Journal Article

The imprint of cosmological non-Gaussianities on primordial structure formation

Umberto Maio and Sadegh Khochfar

in Monthly Notices of the Royal Astronomical Society

Published on behalf of The Royal Astronomical Society

Volume 421, issue 2, pages 1113-1122
Published in print April 2012 | ISSN: 0035-8711
Published online March 2012 | e-ISSN: 1365-2966 | DOI:
The imprint of cosmological non-Gaussianities on primordial structure formation

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We study via numerical N-body/smoothed particle hydrodynamics chemistry simulations the effects of primordial non-Gaussianities on the formation of the first stars and galaxies, and investigate the impact of supernova feedback in cosmologies with different fNL. Density distributions are biased to higher values, so star formation and the consequent feedback processes take place earlier in high-fNL models and later in low-fNL ones. Mechanical feedback is responsible for shocking and evacuating the gas from star-forming sites earlier in the highly non-Gaussian cases because of the larger bias at high densities. Chemical feedback translates into high-redshift metal filling factors that are larger by some orders of magnitude for larger fNL, but that converge within one Gyr, for both Population III and Population II-I stellar regimes. The efficient enrichment process, though, leads to metallicities >rsim 10−2  Z by redshift ∼9, almost independently from fNL. The impact of non-Gaussianities on the formation of dark-matter haloes at high redshift is directly reflected in the properties of the gas in these haloes, as models with larger fNL show more concentrated gas profiles at early times. Non-Gaussian signatures in the gas behaviour are lost after the first feedback takes place and introduces a significant degree of turbulence and chaotic motions. Despite this, our results support the idea that non-Gaussianities can be imprinted in the gaseous and stellar features of primordial structures in the high-redshift Universe.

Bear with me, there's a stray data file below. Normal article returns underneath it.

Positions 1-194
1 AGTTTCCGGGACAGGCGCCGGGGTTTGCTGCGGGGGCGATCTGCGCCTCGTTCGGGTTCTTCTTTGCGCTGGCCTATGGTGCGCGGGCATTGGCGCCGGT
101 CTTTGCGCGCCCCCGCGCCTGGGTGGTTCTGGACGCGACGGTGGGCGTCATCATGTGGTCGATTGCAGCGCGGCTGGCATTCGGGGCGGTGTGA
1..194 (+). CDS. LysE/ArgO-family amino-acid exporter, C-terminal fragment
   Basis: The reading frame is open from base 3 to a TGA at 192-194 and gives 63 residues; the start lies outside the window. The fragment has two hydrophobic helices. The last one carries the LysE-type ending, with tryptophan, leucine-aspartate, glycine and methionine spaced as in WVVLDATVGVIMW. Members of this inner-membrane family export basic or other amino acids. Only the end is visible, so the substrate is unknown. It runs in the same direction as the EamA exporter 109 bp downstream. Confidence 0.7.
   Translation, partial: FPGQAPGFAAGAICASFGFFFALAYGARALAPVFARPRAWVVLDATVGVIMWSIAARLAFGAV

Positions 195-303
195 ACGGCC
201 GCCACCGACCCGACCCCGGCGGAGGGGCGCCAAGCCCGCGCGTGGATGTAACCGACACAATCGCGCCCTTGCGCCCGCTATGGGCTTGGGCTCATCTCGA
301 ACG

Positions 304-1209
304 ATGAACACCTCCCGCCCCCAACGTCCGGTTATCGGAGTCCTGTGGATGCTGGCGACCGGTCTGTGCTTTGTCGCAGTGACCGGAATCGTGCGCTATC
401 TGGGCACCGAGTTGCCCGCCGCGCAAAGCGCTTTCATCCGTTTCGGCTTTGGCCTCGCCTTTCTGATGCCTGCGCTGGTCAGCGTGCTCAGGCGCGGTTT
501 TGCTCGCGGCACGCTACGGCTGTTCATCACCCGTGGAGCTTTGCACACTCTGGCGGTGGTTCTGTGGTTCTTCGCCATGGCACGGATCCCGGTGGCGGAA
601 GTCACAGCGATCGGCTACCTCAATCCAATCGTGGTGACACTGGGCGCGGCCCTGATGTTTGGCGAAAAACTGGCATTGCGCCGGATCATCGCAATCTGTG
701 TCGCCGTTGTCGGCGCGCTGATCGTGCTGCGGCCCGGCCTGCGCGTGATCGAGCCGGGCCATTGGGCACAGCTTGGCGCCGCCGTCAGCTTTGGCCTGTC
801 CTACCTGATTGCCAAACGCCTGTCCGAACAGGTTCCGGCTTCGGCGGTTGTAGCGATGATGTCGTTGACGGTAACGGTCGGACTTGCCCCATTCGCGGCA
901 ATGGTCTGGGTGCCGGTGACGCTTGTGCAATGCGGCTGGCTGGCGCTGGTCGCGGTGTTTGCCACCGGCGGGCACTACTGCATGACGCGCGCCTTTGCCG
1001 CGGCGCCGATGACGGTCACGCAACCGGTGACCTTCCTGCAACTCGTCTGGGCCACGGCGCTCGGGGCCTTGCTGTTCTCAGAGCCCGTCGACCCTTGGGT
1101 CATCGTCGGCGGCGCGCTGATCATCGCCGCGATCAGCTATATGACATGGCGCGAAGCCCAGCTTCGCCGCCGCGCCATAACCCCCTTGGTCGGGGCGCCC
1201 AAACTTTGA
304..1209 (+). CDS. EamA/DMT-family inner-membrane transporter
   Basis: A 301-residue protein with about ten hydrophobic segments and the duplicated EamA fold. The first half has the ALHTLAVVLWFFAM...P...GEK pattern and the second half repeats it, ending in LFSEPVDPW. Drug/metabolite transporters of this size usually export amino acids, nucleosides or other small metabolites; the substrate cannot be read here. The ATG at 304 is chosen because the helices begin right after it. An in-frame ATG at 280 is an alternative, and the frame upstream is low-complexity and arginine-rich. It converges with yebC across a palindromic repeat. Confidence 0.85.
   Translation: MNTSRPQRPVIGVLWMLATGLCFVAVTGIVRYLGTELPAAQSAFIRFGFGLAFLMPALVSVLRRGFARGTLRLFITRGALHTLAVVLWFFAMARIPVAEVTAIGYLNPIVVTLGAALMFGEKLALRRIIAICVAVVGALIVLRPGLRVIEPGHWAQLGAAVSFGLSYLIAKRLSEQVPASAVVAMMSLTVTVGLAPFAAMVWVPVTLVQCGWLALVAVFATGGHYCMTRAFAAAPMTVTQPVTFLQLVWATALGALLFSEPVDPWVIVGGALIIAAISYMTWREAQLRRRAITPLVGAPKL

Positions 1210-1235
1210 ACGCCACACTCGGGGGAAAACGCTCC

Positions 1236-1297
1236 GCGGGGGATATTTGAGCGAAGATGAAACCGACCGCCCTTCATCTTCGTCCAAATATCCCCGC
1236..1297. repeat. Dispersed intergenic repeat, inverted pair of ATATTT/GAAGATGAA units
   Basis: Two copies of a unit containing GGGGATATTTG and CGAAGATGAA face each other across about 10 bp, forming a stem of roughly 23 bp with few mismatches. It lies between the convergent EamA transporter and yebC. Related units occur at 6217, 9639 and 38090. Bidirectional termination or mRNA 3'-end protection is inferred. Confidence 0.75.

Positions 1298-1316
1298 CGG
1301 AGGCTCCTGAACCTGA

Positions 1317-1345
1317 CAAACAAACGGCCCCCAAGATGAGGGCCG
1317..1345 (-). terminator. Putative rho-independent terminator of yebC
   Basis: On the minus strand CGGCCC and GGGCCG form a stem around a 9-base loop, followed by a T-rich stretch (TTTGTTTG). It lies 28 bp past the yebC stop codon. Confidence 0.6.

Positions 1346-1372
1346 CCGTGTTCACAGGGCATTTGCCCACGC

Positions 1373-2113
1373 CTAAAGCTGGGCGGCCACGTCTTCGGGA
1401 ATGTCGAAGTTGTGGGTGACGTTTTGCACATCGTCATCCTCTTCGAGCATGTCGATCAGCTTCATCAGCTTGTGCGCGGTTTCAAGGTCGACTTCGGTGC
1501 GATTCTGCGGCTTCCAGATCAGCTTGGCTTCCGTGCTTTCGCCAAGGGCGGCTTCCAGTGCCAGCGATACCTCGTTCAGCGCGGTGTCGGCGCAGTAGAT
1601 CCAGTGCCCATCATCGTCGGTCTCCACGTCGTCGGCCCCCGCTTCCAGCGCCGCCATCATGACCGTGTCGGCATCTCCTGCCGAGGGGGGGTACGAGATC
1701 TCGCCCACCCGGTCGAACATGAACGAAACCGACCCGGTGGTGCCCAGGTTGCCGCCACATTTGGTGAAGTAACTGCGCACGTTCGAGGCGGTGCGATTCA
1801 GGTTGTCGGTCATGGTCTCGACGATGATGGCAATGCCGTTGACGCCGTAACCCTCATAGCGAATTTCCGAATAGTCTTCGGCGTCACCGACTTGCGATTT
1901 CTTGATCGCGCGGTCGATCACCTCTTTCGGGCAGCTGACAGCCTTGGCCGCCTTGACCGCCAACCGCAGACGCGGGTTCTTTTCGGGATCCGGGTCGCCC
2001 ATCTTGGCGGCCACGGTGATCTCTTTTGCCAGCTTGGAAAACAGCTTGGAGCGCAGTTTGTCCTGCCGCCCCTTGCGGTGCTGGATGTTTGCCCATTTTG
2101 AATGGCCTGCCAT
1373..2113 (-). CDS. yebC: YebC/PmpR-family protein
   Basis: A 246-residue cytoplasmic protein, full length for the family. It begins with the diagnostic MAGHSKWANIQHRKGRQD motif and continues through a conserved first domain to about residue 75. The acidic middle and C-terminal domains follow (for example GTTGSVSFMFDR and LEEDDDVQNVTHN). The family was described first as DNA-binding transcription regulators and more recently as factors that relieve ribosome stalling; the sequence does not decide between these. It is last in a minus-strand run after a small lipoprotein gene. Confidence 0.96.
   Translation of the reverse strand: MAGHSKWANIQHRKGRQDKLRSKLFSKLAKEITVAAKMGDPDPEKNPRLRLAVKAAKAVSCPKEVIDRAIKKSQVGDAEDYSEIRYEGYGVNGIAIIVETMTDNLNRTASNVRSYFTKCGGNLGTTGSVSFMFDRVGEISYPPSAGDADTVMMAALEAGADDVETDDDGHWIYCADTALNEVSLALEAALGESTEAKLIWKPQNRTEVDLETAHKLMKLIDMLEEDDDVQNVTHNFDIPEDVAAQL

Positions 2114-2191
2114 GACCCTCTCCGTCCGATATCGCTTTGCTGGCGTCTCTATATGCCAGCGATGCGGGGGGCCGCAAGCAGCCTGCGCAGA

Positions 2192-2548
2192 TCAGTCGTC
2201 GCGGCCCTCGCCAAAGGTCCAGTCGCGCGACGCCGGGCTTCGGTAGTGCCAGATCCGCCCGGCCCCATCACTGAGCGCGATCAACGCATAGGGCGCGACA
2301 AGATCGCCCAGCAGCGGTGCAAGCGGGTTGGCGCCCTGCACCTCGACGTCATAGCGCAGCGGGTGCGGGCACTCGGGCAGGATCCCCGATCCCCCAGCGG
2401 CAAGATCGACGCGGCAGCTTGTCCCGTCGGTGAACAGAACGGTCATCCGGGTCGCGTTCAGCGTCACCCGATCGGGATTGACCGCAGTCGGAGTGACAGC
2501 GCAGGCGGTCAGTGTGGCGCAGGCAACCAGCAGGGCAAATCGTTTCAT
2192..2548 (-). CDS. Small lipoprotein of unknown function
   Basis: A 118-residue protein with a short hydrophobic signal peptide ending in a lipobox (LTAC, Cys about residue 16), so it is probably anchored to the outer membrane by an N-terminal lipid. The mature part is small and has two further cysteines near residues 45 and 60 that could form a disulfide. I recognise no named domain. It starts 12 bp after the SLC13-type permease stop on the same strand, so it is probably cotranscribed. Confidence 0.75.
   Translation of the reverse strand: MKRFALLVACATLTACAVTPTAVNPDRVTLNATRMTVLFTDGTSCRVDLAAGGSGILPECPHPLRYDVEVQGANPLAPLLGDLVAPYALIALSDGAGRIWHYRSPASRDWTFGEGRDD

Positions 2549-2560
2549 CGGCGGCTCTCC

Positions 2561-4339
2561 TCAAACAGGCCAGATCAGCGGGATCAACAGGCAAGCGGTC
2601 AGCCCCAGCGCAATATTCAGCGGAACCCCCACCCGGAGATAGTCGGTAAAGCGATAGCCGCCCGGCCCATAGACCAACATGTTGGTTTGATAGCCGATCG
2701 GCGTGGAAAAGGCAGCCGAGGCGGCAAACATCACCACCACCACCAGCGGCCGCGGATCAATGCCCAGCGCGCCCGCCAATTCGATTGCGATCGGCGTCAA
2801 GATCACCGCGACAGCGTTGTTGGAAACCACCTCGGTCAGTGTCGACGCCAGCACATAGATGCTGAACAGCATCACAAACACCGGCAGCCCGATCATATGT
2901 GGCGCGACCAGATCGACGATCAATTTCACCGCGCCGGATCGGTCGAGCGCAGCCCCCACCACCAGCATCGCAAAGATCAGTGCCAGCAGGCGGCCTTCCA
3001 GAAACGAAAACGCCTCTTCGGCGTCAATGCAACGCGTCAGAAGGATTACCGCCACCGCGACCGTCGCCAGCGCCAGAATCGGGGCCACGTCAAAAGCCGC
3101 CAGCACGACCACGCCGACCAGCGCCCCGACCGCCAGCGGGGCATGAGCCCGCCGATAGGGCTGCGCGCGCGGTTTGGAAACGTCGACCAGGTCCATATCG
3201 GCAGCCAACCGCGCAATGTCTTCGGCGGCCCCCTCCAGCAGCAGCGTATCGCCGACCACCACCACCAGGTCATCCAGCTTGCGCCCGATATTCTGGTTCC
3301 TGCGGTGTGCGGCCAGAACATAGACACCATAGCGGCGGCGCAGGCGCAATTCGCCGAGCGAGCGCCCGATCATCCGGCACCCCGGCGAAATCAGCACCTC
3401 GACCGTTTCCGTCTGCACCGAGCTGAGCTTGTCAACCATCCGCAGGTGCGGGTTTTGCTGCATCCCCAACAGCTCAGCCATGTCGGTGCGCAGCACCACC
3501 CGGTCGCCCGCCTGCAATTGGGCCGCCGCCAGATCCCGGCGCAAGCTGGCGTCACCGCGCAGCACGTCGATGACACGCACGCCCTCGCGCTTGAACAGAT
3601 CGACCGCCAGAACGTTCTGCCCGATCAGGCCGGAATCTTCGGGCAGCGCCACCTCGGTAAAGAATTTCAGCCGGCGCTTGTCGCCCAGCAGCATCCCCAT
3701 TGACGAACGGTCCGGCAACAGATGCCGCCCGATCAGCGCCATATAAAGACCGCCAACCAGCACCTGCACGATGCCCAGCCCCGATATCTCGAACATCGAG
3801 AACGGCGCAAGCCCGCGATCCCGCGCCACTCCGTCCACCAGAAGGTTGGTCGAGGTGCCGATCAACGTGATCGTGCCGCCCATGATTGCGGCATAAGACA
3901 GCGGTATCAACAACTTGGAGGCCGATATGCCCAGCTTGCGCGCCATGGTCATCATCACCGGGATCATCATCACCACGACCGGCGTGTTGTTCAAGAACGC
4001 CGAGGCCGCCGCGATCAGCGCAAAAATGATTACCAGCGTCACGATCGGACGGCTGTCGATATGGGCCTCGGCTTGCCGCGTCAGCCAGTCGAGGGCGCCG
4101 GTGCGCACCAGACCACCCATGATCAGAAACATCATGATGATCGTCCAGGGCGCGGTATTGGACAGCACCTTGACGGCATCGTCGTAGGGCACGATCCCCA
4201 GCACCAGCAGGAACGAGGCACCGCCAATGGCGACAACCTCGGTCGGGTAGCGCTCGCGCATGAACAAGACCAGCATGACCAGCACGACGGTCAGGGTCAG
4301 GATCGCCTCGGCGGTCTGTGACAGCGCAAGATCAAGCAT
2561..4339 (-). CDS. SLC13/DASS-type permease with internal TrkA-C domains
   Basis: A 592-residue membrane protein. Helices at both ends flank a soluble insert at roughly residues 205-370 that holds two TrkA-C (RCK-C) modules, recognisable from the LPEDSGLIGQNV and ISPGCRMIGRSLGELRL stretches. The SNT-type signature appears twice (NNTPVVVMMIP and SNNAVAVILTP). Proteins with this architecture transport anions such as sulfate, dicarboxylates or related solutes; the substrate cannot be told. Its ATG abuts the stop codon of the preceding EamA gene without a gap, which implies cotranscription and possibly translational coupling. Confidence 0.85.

Keywords: cosmology: theory; dark ages, reionization, first stars; early Universe

Journal Article.  6505 words.  Illustrated.

Subjects: Astronomy and Astrophysics

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